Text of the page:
A protest was held in response to Ford’s Francophone cuts on Dec. 1. Photo: CC, Wikicommons.
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Francophones across the province have spoken out against the government’s latest cuts

In reaction to a round of cuts to Francophone commitments by the provincial government, protests were held in Ottawa on Dec. 1 at the Monument to Human Rights.

The protest was one of many across the province, in the wake of a series of cuts by the Ford government to Franco-Ontarian institutions that the party claims are necessary for austerity. Among them are the cancellation of a Toronto-area French university, the defunding of a grant for a Francophone theatre in Ottawa, and the removal of the position of French commissioner in Ford’s cabinet.

Although the government has since reinstated the French language commissioner position, the Francophone community has continued to put pressure on the Conservatives.

Claude Midet, a Francophone protestor at Ottawa’s demonstration stated in French “Ford says  this is about austerity, but the English theatres are still running—this is an attack against us,” in reference to the defunding of Ottawa French theatre La Nouvelle Scène. “French education is not just in the classroom, it is about giving kids a life where they can use their native tongue every day.”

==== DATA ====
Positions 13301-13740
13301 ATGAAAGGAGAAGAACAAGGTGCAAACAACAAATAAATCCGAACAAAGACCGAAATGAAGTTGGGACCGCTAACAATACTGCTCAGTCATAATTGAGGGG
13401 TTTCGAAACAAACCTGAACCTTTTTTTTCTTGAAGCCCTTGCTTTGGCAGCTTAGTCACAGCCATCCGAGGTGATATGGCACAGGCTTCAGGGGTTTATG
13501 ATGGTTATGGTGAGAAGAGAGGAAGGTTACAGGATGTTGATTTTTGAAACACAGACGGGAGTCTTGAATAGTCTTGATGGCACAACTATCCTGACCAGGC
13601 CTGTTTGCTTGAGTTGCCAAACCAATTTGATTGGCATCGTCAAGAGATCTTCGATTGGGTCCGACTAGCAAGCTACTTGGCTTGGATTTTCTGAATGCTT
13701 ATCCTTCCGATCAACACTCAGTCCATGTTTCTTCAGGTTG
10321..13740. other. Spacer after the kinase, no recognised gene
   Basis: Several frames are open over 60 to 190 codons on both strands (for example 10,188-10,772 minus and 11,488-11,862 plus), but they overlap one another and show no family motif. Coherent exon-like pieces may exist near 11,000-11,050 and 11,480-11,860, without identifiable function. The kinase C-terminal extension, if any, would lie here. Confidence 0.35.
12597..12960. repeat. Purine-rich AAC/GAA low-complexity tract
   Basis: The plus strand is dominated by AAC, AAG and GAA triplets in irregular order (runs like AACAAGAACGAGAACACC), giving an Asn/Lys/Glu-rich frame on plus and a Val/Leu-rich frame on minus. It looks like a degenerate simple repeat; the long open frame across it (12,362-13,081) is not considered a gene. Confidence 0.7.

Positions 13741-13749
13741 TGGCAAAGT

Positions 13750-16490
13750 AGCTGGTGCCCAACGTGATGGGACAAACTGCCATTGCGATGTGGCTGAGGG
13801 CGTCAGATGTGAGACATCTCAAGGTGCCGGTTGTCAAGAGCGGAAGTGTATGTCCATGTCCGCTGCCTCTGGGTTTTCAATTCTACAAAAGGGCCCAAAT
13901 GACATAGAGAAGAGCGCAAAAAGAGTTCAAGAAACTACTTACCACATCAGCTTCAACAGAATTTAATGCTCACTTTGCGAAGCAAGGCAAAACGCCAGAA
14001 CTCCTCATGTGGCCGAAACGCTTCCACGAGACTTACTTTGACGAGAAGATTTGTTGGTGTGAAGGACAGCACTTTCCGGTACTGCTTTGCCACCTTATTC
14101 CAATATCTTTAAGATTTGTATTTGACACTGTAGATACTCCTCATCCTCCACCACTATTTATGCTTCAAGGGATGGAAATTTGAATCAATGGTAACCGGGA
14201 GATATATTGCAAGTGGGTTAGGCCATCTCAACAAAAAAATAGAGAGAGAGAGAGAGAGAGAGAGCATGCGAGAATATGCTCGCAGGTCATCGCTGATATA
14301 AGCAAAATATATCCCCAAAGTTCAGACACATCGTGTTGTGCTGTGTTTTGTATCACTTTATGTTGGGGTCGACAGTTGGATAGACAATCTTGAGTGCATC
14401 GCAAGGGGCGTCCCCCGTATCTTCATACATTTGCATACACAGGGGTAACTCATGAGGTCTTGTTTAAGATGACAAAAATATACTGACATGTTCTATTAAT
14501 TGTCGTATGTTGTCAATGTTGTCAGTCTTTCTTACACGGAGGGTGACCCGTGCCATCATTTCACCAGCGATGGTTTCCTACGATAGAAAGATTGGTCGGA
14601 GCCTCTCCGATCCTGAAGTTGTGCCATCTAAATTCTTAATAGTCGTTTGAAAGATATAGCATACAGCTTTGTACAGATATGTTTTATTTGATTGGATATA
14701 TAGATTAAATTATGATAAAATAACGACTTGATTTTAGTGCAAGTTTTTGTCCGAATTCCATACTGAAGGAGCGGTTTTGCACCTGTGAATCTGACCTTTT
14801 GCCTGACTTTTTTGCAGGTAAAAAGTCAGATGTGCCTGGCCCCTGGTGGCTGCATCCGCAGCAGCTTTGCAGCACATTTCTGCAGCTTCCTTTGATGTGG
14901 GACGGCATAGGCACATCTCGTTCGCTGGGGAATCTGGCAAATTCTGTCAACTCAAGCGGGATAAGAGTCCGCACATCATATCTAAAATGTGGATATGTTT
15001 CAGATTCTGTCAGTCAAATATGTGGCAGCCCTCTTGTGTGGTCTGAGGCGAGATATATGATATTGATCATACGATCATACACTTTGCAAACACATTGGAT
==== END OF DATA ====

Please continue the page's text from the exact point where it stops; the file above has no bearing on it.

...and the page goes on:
Although complaints varied, the protest primarily focused on the cancellation of a planned French-language university and the chronic under-availability of French education.

“When the government cuts services in the South just because we are not as common there, it sends a message that the province is not all for us. Our kids want to work in Toronto because there is so much opportunity, but they can’t get an education there and they can’t live there” said protestor James Doucet.

The protest has also come from inside the Legislative Assembly, with MPP Amanda Simard leaving the Conservative caucus over what she claims is a targeted attack on Francophones.

“The decisions made last week concerning the office of the commissioner and the Franco-Ontarian University disappoint me greatly,” she stated in a French post on her official Facebook page. “To my more than 600,000 fellow Franco-Ontarians, you may not know me yet, but know that I am with you … You have an ally in me, and I will never let you down.”

In a time of packed French-immersion schools, and a limited budget for expansion, the French university was seen by many Francophones as an opportunity to expand education to their underserviced south-western communities—a right guaranteed to them under the Charter of Rights and Freedoms and Ontario’s educational mandate.

“We are not asking for extra privileges, we are asking for what we are promised and what we are owed,” said Brigitte Plante in French. “Without a new French university there are just not enough spots for all of us, and that means we lose out on new French academics and teachers—it is a cycle of poor educational opportunity”.

Ford’s government released a statement on Monday Nov. 26 reiterating their support for Ontario’s French culture but have made no plans to reverse the cuts.